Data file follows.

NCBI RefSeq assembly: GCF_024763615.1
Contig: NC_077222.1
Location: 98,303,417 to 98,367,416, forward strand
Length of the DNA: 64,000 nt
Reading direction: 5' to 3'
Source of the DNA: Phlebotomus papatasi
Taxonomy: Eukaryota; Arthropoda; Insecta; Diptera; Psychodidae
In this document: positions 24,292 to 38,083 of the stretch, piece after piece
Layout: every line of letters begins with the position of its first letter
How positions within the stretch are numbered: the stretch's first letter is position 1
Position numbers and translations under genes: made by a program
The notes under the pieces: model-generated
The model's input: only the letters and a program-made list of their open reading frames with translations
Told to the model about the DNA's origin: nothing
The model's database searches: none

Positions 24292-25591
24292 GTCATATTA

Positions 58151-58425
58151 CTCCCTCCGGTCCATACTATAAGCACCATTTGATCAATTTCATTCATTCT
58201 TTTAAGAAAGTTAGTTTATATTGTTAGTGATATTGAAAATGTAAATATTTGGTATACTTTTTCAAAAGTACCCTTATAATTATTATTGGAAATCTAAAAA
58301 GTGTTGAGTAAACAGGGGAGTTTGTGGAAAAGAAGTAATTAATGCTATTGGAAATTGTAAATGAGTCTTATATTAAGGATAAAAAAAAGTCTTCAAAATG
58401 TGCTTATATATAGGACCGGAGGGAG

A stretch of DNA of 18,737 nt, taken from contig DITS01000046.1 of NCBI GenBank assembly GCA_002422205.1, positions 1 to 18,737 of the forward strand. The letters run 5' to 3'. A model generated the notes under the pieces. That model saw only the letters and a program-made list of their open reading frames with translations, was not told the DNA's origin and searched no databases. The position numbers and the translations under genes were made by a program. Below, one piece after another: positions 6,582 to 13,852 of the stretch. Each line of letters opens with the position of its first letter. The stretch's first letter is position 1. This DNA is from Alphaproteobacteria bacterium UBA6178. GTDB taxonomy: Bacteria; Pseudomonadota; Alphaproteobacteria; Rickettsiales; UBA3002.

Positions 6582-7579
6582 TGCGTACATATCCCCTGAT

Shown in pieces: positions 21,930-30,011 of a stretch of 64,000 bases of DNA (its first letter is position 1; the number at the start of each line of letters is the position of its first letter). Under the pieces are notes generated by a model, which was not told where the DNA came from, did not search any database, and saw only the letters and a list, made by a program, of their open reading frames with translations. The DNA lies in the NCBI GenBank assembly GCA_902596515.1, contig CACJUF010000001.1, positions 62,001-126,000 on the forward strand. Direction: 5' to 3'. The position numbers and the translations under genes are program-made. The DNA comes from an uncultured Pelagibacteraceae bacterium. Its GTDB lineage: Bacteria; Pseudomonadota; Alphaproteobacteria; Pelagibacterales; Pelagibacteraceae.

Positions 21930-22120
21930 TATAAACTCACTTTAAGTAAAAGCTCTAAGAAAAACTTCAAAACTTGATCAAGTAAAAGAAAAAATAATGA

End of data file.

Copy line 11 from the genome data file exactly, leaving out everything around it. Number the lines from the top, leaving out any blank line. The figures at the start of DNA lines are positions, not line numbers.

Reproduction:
Position numbers and translations under genes: made by a program